Dirofilaria immitis is a widespread mosquito-borne parasite that causes
dirofilariasis, a commonly diagnosed disease of dogs that is rarely
reported in cats and humans. A mosquito survey was conducted in Itacoatiara
in the State of Rio de Janeiro, from March 1995 to February 1996, using
canine, feline and human baits. A total of 3,667 mosquitoes were dissected
for D. immitis larvae, representing 19 species and 10 genera. From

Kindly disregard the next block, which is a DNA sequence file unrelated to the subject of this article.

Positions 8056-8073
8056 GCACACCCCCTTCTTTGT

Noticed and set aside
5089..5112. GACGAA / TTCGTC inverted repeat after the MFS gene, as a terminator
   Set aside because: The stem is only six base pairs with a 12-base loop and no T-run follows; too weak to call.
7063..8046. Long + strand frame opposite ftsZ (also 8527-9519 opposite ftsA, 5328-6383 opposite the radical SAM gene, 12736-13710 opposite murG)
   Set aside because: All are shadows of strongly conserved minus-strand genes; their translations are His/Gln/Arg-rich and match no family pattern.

those, Ae. scapularis, Ae taeniorhynchus, Cx.
quinquefasciatus, Cx. declarator, Cx. saltanensis and
Wy. bourrouli were found infected with D. immitis parasites, and
among those, only the first three harbored infective larvae. The majority
of larvae were found in the Malpighian tubules (889/936), and larval
melanization was observed in the two Aedes species. In descending
order, the best vectors were Ae. scapularis, Ae.
taeniorhynchus, and Cx. quinquefasciatus which alternate
seasonally in importance. Cx. quinquefasciatus is suggested to be a
vector to cats. The potential transmission of D. immitis parasites
by these three vectors to man is discussed.